Purpose: SPEECH BEFORE ASPEN INSTITUTE BERLIN WORKSHOP; "REDEFINING EU-US TRADE RELATIONS: SEEKING A NEW CONSENSUS"
Date: Nov 25, 2000 (5 days)
Expense: $975.00
source

Destination: NEW YORK CITY, NEW YORK
Sponsor: Citigroup
Purpose: SPEAK AT A BREAKFAST ON THE 11TH AND MEETING W/ ROBERT RUBIN
Date: Dec 9, 2000 (2 days)
Expense: $551.32
source

Destination: BALTIMORE, MD
Sponsor: Alliance for Health Reform
Purpose: ATTEND CONGRESSIONAL STAFF RETREAT "HEALTH POLICY 2001: PARTISANSHIP OR PROGRESS?"
Date: Jan 11, 2001 (1 day)
Expense: $140.00
source

Destination: WEST POINT, NEW YORK
Sponsor: Cooperstown Conference Foundation
Purpose: CONFERENCE ON RAIL COMPETITION, REGULATION & THE FINANCIAL CONDITION OF THE INDUSTRY, MODAL EQUITY, SOCIAL COSTS AND BENEFITS, AND THE ROLE OF RAIL IN FUTURE OF PUBLIC TRANSPORTATION INVESTMENT
Date: Jul 13, 2001 (2 days)
Expense: $695.00
source

Destination: BRUSSELS, BERLIN, PARIS
Sponsor: German Marshall Fund of the United States
Purpose: DISCUSS POLICY ISSUES RELATING TO ECONOMICS & BUDGETS OF EU COUNTRIES, NATO, SECURITY ISSUES, AND BROAD FOREIGN POLICY ISSUES. ARRIVAL IN BERLIN ON MORNING OF 1/10/01. POST BREAKFAST JANUARY 17 AT MR. HOAGLAND'S PERSONAL EXPENSE. APPROVED BY ETHICS COMMIT
Date: Jan 9, 2002 (9 days)
Expense: $3,022.11
source

Destination: THE HOMESTEAD RESORT; HOT SPRINGS, VIRGINIA
Sponsor: Electronic Industries Alliance
Purpose: ATTEND CONFERENCE & SPEAK
Date: Aug 12, 2002 (2 days)
Expense: $620.00
source

Destination: CAMBRIDGE, MASSACHUSETTS
Sponsor: Harvard University
Purpose: PARTICIPATE IN DISCUSSION OF FEDERAL BUDGET IN "PROGRAM FOR NEWLY ELECTED MEMBERS OF CONGRESS"
Date: Dec 4, 2002 (1 day)
Expense: $481.50
source


Trips traveled under the office of Bill Frist

Destination: GREENBRIER, WEST VIRGINIA
Sponsor: Congressional Institute Inc
Purpose: BICAMERAL GOP CONFERENCE, PLANNING CONFERENCE
Date: Feb 6, 2003 (2 days)
Expense: $1,094.00
source

Destination: NASHVILLE, TENNESSEE
Sponsor: National League of Cities
Purpose: SPEAKING ENGAGEMENT
Date: Dec 12, 2003 (1 day)
Expense: $485.45
source

Destination: NEW YORK CITY, NEW YORK
Sponsor: Bond Market Association
Purpose: PRESENTATION ON BUDGET AND SOCIAL SECURITY
Date: Apr 19, 2005 (1 day)
Expense: $414.00
source

Destination: BOSTON, MASS.
Sponsor: Harvard University
Purpose: PARTICIPATE IN SPRING EXERCISE BRIEFINGS - KENNEDY SCHOOL OF GOVERNMENT
Date: May 5, 2005 (1 day)
Expense: $405.00
source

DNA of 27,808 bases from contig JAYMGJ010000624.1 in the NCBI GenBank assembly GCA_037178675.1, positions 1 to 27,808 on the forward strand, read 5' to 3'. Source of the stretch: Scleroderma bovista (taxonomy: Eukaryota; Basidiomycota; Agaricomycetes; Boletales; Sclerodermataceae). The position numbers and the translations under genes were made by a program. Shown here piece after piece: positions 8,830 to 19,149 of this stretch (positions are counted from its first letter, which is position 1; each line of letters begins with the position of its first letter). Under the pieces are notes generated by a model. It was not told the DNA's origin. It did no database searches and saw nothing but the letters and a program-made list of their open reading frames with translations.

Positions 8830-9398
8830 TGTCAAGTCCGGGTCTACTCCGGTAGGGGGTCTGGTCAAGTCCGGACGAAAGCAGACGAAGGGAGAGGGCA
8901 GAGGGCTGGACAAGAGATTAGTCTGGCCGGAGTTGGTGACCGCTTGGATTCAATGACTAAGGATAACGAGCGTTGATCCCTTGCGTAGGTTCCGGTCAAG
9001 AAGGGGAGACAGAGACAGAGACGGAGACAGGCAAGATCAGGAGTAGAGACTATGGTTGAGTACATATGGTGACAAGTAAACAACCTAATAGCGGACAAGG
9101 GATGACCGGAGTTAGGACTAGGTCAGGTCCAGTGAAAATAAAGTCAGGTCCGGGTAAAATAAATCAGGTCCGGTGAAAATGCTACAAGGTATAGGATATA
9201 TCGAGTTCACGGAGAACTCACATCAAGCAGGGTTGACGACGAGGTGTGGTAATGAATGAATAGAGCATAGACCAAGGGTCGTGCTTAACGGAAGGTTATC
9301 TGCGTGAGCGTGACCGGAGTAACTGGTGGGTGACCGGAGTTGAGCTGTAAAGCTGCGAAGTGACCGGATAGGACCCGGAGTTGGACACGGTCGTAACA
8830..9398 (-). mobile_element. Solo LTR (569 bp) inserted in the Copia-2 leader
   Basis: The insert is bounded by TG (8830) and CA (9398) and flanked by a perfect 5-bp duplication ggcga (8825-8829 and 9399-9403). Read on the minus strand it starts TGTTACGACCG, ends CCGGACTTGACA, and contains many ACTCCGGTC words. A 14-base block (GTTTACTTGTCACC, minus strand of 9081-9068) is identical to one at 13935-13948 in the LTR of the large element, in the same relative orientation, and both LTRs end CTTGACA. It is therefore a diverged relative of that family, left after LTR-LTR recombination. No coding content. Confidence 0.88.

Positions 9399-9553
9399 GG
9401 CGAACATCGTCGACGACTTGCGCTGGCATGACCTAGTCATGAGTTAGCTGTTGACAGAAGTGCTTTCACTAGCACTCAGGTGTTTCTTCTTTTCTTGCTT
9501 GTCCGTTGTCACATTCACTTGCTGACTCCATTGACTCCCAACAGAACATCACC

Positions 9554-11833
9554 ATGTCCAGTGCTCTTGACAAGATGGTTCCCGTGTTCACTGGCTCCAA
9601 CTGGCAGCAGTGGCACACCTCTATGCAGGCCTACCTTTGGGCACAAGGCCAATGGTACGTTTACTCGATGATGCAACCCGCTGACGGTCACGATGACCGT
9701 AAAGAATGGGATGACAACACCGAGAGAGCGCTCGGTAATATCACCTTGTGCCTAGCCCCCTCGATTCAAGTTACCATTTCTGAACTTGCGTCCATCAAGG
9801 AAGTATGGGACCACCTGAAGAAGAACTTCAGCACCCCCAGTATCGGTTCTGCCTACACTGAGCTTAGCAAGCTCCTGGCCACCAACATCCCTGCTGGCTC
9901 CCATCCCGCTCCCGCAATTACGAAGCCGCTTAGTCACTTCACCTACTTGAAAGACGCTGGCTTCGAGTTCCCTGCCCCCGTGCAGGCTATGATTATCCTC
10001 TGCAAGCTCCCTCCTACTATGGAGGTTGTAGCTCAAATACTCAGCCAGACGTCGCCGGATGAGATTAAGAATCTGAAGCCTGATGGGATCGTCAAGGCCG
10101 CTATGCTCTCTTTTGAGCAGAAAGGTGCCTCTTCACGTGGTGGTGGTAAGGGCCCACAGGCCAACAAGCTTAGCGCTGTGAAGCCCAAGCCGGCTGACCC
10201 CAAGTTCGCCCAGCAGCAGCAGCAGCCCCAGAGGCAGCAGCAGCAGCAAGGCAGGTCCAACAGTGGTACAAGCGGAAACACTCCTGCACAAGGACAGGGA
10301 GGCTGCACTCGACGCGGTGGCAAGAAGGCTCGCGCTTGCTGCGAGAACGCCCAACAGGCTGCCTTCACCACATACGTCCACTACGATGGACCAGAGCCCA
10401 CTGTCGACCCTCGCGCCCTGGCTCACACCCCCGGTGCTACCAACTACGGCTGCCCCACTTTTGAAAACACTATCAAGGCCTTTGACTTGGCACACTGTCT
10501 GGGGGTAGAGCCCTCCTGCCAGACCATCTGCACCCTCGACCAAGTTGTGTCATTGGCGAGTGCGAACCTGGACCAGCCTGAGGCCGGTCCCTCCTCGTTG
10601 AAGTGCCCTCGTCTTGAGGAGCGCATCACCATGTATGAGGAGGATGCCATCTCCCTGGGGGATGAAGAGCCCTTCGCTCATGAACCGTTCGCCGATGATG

Destination: BOSTON, MASS.
Sponsor: Harvard University
Purpose: PARTICIPATE IN SPRING EXERCISE BRIEFINGS - KENNEDY SCHOOL OF GOVERNMENT
Date: May 19, 2005 (1 day)
Expense: $405.00
source



* - Trips by all travelers named G William Hoagland.


American RadioWorks | Hearing is Seeing
Students in Kentucky taking a Common Core math test. (Photo: Emily Hanford)

Greater Expectations

The United States is in the midst of a huge education reform. The Common Core State Standards are a new set of expectations for what students should learn each year in school. The standards have been adopted by most states, though there's plenty of controversy about them among activists and politicians. Most teachers, however, actually like the standards. This American RadioWorks documentary takes listeners into classrooms to explore how the standards are changing teaching and learning. Teachers say Common Core has the potential to help kids who are behind, as well as those who are ahead. But many teachers have big concerns about the Common Core tests. The new, tougher tests are meant to let the nation know how kids are really doing in school -- but bad scores could get teachers and principals fired.

Recent Posts

  • 08.29.14

    Greater Expectations transcript

  • 08.28.14

    A teacher loses faith in the Common Core

    New York teacher Kevin Glynn was once a big fan of the Common Core, but he says the standardized testing that's come along with it is reducing students to test scores and narrowing what gets taught in schools.
  • 08.28.14

    Are you smarter than a Common Core student? Try a Common Core test

    New Common Core tests are supposed to measure students' ability to think critically, analyze information, and cite evidence as well as test their conceptual understanding of mathematics and their ability to apply math to the real world. See how you'd do on a Common Core test.
  • 08.28.14

    Questioning the Common Core tests

    In the United States, education standards come with tests. Most students haven't been tested on the Common Core yet. But in one state where they have, the controversy is so intense that it's threatening to bring down the Common Core altogether.